It was not until 1999 that solo diving was formally entered into the certification roll by SDI. Although PADI, NAUI and other agencies have not included this type of diving certificate until now, solo diving has slowly gained acceptance among diving enthusiasts around the world.
Obviously, it is one of the most debated topics in the diving community.
What is solo diving? Should PADI or NAUI sanction solo diving? What does SDI require for you to be considered for a solo diver course?
Solo Diving Defined
The British Sub-Aqua Club defines solo diving as the “Plan to conduct all or part of a dive without a buddy”. Simply put, it is diving by yourself.
From one aspect, advocates of solo diving often regard diving instructors as “solo divers” because they dive with novice students who have little or no experience and who do not have enough skills to rescue other divers should an emergency arise.
Why Dive Solo?
Diving alone is strongly discouraged by most diving certification agencies, especially for those who do not have a dive master certificate such as a Master Diver certification from PADI or Master Scuba Diver training certificate from NAUI.
Unpopular as it is, many experienced divers who have exceptional skills in self-sufficiency opt to dive solo for the following reasons:
Focus. Consider the case of underwater photographers and videographers. Some if not most of them prefer to dive unaccompanied so that they can focus more on their mission and have a wider prospect of capturing outstanding images without relying on a buddy. Chances are, with two or more divers swimming around, underwater life are more likely to be disturbed.
Independence. The buddy system has become a standard through the years as it is purposely meant to give aid to another diver in case of distress or emergency.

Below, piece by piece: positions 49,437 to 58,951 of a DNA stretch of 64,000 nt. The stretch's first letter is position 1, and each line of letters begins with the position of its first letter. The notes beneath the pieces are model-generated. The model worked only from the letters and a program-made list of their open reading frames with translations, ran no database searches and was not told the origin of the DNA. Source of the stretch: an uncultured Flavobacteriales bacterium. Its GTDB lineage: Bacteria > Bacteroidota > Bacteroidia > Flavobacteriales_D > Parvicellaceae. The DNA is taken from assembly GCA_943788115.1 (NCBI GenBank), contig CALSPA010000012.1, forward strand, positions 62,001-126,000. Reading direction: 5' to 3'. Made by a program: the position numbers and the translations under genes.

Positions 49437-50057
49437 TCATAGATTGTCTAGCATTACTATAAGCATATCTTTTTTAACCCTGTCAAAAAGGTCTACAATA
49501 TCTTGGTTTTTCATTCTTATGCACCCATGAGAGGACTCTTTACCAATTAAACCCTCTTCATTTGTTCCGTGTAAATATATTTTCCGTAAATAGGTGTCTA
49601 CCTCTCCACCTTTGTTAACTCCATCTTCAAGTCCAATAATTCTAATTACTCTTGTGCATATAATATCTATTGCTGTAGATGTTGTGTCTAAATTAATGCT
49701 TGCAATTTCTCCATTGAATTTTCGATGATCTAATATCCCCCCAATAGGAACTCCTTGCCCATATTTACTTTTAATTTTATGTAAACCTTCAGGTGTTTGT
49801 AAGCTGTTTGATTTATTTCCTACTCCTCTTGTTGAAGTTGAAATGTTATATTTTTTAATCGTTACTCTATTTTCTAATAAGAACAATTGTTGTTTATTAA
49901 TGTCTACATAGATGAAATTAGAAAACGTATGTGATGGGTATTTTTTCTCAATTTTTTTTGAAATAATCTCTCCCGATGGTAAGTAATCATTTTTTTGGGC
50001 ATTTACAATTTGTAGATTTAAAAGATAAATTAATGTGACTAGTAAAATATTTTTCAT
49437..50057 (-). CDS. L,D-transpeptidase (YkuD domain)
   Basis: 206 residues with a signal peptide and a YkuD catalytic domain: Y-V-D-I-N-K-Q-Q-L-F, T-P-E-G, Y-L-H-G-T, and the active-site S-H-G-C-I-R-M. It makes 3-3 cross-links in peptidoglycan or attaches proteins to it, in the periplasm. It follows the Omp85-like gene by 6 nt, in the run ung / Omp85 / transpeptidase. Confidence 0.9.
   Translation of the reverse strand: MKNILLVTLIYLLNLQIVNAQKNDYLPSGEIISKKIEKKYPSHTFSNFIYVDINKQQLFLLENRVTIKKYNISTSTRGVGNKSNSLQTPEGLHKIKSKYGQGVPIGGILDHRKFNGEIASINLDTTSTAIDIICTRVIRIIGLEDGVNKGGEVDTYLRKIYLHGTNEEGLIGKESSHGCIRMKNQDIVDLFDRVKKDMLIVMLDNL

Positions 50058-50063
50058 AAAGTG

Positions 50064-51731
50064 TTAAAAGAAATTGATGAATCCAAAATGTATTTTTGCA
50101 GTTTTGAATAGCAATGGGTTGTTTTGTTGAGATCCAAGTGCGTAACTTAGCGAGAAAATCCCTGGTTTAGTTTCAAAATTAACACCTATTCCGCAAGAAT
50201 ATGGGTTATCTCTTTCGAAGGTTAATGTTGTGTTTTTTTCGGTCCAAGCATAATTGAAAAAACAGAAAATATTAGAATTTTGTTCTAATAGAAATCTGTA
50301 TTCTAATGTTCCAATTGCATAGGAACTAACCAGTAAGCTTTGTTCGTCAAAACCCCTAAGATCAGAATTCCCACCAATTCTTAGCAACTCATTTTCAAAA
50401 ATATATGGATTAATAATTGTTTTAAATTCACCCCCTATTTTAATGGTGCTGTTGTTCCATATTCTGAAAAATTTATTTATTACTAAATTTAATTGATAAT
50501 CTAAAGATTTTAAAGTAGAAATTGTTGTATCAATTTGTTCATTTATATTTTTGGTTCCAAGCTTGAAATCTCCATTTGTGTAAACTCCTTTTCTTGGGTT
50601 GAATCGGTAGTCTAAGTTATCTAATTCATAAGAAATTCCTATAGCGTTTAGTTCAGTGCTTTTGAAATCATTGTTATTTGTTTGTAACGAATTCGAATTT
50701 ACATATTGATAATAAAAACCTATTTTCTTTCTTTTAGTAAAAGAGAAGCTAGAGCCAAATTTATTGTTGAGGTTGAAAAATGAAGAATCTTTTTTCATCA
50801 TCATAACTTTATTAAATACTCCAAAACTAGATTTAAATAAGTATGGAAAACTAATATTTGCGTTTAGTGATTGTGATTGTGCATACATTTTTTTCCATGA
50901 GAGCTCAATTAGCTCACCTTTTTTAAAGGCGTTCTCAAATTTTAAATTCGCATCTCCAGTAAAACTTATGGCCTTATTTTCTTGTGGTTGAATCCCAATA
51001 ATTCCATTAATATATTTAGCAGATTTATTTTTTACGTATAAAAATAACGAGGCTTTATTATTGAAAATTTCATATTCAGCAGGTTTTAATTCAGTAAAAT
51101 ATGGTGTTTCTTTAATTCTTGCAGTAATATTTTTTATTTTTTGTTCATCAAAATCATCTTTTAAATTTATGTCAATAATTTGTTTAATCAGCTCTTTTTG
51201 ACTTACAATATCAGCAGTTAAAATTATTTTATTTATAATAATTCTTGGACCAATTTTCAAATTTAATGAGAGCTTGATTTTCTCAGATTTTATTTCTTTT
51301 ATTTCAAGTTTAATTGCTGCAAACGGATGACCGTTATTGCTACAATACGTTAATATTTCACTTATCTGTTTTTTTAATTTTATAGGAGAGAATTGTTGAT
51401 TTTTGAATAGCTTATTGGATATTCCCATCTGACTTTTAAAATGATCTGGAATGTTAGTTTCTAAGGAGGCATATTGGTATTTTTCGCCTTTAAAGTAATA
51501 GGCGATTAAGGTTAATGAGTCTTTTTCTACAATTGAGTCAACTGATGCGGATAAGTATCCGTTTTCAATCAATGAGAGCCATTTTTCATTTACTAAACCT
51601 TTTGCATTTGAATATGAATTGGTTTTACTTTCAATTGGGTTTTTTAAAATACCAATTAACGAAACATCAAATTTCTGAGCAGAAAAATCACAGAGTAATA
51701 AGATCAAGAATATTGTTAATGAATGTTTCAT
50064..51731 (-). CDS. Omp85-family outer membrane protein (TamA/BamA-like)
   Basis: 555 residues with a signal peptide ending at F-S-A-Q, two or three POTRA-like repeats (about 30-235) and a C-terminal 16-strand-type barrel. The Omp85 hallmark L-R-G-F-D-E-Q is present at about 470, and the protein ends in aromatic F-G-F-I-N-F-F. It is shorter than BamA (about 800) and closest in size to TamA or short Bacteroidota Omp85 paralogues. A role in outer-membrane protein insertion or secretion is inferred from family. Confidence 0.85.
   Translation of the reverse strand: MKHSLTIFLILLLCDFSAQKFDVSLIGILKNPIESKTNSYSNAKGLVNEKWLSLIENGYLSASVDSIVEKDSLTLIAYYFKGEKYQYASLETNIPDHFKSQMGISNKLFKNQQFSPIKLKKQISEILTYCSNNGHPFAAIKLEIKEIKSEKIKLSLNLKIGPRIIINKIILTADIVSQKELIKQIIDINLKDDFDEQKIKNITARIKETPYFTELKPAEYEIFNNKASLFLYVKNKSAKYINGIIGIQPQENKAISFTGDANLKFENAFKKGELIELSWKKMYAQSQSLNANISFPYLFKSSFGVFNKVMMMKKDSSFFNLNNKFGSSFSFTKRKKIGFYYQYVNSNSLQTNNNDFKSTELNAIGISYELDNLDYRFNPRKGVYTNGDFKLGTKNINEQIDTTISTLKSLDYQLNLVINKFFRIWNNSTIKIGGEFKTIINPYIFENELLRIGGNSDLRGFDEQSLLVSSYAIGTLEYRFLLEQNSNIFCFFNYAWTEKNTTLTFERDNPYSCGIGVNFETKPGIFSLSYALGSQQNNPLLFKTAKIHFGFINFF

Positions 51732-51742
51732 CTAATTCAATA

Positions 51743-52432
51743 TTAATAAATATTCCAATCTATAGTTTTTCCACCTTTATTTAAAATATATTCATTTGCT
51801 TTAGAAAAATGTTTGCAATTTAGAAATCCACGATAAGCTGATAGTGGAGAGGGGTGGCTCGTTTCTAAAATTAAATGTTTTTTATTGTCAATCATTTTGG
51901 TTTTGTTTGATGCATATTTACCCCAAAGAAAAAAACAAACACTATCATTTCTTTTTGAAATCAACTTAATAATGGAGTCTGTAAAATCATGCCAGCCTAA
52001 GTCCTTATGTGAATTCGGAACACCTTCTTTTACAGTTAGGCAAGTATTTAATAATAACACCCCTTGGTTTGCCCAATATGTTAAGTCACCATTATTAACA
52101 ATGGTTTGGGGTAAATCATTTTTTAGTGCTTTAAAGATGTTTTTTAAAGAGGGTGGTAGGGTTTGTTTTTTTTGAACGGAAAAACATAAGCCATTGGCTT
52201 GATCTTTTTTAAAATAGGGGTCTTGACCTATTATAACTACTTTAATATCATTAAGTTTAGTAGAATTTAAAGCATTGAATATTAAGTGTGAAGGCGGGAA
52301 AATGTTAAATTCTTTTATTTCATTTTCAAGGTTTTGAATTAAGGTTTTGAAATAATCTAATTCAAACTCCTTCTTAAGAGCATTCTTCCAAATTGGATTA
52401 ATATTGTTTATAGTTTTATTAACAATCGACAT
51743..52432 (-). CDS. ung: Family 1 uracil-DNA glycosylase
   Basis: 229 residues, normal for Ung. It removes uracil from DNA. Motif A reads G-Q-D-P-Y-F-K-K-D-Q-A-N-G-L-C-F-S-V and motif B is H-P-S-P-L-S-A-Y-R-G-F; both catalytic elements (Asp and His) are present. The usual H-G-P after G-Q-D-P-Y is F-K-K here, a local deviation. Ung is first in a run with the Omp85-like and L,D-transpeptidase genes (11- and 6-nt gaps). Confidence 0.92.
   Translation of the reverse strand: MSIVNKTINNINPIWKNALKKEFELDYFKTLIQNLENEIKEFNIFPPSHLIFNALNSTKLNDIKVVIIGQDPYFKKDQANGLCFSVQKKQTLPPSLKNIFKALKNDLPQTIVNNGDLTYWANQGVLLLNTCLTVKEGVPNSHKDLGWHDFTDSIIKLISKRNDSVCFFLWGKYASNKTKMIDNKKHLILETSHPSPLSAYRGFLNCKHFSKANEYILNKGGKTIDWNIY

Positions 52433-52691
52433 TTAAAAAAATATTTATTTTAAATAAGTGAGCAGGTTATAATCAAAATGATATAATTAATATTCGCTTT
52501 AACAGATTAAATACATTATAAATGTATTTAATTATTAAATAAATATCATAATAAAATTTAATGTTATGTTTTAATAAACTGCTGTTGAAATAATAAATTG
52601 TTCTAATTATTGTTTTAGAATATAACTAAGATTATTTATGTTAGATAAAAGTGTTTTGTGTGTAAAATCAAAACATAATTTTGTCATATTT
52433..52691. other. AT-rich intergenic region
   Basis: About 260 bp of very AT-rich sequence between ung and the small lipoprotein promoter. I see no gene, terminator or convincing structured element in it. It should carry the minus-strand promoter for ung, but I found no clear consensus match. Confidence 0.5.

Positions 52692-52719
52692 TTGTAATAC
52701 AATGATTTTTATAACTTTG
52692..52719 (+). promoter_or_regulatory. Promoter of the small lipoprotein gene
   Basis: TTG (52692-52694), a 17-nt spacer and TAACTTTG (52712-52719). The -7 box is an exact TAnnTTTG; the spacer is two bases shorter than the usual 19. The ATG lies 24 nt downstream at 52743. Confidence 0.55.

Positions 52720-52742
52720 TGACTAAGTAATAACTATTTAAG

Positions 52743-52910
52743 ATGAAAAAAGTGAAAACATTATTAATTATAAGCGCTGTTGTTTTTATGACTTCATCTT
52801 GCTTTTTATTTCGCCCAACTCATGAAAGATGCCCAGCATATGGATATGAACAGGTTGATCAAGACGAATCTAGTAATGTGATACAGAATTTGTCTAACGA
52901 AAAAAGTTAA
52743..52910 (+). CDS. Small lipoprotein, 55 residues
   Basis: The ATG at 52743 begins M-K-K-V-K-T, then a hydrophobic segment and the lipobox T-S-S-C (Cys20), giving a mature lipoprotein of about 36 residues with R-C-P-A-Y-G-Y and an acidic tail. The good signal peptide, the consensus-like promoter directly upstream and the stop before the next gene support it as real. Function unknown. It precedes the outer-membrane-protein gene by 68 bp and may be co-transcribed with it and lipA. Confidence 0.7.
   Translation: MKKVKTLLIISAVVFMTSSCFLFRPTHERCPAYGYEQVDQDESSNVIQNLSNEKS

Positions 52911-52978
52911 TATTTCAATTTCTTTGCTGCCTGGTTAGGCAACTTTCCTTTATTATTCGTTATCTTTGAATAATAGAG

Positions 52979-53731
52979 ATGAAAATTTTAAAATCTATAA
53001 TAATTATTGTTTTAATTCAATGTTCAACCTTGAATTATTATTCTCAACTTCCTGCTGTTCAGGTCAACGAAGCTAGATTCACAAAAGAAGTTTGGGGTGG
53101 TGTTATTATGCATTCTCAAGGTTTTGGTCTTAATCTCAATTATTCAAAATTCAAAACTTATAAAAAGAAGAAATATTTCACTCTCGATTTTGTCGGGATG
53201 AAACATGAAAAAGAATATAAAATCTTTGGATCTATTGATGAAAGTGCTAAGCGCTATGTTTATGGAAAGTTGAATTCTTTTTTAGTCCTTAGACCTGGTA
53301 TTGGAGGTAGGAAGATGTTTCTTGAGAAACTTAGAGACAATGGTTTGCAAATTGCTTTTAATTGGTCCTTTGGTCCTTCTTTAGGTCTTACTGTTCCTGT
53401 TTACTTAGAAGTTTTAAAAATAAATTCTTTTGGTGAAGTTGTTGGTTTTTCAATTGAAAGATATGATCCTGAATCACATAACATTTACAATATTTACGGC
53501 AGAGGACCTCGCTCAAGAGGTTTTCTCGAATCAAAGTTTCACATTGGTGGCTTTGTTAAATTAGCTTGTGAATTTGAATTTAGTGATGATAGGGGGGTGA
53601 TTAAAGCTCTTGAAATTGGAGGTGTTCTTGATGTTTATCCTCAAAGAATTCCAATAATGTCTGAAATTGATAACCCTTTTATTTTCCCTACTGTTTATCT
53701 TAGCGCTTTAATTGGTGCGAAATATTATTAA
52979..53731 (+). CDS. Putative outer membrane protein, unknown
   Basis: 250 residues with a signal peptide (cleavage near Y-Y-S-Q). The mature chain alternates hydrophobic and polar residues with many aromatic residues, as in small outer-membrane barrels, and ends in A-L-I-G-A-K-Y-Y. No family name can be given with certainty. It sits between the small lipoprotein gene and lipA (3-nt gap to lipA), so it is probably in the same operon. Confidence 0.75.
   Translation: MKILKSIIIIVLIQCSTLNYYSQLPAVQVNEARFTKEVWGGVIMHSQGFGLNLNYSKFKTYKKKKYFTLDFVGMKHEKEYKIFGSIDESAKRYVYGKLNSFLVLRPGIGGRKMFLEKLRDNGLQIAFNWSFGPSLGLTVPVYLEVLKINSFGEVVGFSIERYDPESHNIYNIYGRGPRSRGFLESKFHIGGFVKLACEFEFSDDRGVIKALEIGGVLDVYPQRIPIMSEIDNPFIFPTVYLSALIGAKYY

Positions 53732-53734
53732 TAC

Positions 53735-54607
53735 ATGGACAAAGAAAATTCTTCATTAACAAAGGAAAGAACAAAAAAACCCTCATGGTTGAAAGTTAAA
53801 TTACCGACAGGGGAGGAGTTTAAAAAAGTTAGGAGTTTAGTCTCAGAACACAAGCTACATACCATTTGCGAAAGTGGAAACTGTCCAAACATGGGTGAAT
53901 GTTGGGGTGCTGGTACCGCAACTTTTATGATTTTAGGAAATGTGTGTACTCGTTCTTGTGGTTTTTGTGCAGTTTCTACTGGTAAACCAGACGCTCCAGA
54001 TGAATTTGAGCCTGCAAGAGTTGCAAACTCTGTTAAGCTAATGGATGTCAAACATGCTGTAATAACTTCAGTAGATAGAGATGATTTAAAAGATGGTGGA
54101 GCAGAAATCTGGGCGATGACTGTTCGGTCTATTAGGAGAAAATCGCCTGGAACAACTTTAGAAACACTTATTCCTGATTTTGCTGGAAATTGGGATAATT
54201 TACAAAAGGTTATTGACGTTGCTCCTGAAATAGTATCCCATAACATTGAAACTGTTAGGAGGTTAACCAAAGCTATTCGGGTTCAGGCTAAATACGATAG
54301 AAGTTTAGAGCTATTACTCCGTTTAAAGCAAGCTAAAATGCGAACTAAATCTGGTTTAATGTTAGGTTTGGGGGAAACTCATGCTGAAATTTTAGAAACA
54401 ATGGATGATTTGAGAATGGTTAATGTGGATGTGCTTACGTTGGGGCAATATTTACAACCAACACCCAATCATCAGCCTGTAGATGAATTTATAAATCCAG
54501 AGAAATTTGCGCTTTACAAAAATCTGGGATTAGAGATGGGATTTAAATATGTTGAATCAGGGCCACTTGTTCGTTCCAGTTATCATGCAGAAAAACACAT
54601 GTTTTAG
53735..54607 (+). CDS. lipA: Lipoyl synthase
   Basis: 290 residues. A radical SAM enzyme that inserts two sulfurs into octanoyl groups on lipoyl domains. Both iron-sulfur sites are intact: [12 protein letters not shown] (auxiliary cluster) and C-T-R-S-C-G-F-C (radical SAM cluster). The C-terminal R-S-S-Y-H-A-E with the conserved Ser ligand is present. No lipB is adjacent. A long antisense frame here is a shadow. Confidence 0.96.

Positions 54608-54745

On the other hand, it unconsciously fosters interdependency among dive buddies which, for most solo divers, could distract their diving pleasures.
SDI Solo Diving
Many have speculated whether or not solo diving certification is a marketing approach of SDI. The hope is, however, that it will be adopted by other agencies such as PADI and NAUI.
Let’s take a look at the SDI solo diving program. To qualify for the course, one must meet the following requirements:
- Must be at least 21 years of age.
- Must have logged at least 100 dives.
- Must have a signed medical release to guarantee that a diver is in excellent physical condition at the time of the course.
- Must be a certified Advanced Diver.
The SDI solo diving course includes 8 hours of class and 2 dives. Among other things that are comprehensively covered in the class are the advantages and practical use of backup systems along with the use of other specialized sets of equipment which are regarded as “must haves” in solo diving.
We are often told in almost every non-SDI diving class not to dive alone, as we are posed to hazards when diving without a buddy.
But for solo divers, the technological advances in specialized equipment and backup systems should be enough to guarantee a diver’s safety along with the skills needed to solo dive.
Speaking of safety: Diving is truly unsafe IF you dive untrained; that is why we attend scuba classes and learn the ABCs of diving. Diving without a buddy is even more unsafe if you are untrained to do solo dives.
Whatever reasons you may have, venturing into solo diving still rests on your individual decision. Make sure, however, that you are prepared if you consider to dive solo.